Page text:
The company that pioneered the concept of skipping past television commercials is now introducing a new kind of TV-based advertising. TiVo has joined forces with Amazon to create an interactive system that will let viewers buy products featured on TV shows — right from their remotes. TiVo Product Purchase will present options on the screen and give users the opportunity to order without interrupting the program.
Think of it this way: If you’re watching “Oprah” and her guest is an author, the book he wrote might pop up on-screen. You could then click a button on your remote to place an order through Amazon without having to stop the show. “The Oprah Winfrey Show,” “The Ellen DeGeneres Show,” and “The Colbert Report” are among the programs already on board.
New Twist on an Old Idea
The idea of interactive advertising on television isn’t new, though it has yet to see any mainstream success. The difference with this model and past creations, though, is the idea of being able to place a purchase without any content interruption — something that has not previously been achieved. That difference could prove to be quite significant.
“On the one hand, history says that the audience’s expectation of television-based messaging does not place interaction with advertising very highly — it just doesn’t,” Tom Collinger, associate dean and department chair of Integrated Marketing Communications at Northwestern University, told the E-Commerce Times.
“This presents a potential capability that is far less intrusive than what traditional direct response television, or infomercials, have required in the past — which is to say I’m moving off of the primary reason I’m here: to be entertained. If it’s as frictionless as one-click ordering on Amazon is, it has intuitively a much greater chance [of succeeding],” he explained.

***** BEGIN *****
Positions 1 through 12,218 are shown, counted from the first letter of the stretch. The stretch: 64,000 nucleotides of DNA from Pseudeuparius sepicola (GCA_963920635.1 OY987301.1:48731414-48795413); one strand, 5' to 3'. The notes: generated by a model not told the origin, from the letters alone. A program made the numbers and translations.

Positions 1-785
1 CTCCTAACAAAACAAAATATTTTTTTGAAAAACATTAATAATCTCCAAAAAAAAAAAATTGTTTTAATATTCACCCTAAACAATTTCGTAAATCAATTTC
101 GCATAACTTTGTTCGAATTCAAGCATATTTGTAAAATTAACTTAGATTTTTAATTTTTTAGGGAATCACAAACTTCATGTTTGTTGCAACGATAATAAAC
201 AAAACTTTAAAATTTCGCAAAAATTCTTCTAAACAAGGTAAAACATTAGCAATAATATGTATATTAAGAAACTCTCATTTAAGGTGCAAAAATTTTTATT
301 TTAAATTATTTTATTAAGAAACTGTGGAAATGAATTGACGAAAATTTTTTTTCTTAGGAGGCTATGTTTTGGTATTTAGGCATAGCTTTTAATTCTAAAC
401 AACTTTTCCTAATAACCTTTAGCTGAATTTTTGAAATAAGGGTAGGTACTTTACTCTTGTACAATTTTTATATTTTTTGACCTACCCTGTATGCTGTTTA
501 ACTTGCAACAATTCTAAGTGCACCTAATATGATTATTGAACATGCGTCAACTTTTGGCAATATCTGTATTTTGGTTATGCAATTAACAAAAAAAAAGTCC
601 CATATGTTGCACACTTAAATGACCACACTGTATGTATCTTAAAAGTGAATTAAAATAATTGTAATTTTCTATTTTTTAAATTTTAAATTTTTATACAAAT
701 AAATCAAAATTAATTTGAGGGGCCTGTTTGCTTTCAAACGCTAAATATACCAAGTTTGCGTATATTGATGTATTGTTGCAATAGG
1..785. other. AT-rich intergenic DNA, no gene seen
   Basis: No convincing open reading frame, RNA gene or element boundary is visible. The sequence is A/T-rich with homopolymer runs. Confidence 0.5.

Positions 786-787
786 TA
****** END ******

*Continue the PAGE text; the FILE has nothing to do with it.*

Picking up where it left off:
The key, Collinger asserted, is that “frictionless” approach. Without it, the model won’t offer anything new.
“If the ability to acquire continues to need more explanation, demonstration and salesmanship, then we start to fall into the same framework that currently represents direct response television — just I’m using a remote control rather than my phone,” he noted.
Breaking Down the Wall
The shift represents an industry-wide attempt at trying to break down the wall, so to speak, and interact directly with television audiences in the same way those audiences interact with the Internet.
“The issue is to somehow constantly provide a level of engagement,” Neal Burns, professor and Center for Brand Research director at the University of Texas at Austin, told the E-Commerce Times. “I think what TiVo and Amazon have done is provide the kind of engagement that can lead to an interesting way of monetizing technology,” he said.
The Product Purchase technology, Burns believes, could bridge the gap between broadcasting and the more dynamic online world.
“Giving me the ability to deliver only those things in which I’m interested in is the promise of the Internet — and the difference between NBC and the kind of world that you and I really live in, function in and purchase in. We’ve learned to ignore all the other stuff,” he pointed out.
The true test will be seeing how far the TiVo-Amazon model can reach — and how much influence it could actually have on potential purchasers.
“I would say this technology is ideal for being able to buy what I already know I want,” Collinger theorized. “I don’t need to be sold it — I already know. When I’m watching an Oprah show and she’s talking about a book, they’re doing everything to sell me. All I have to do is decide I want to buy it — and if I can literally do so with one click, terrific,” he said.
In the end, it all comes down to adaptation and finding ways to bring modern concepts into existing technologies. Amazon and TiVo, Burns suspects, may have achieved that.
“The level of engagement that takes place now is so different and periodic,” Burns said. “I would expect that they’re going to be successful.”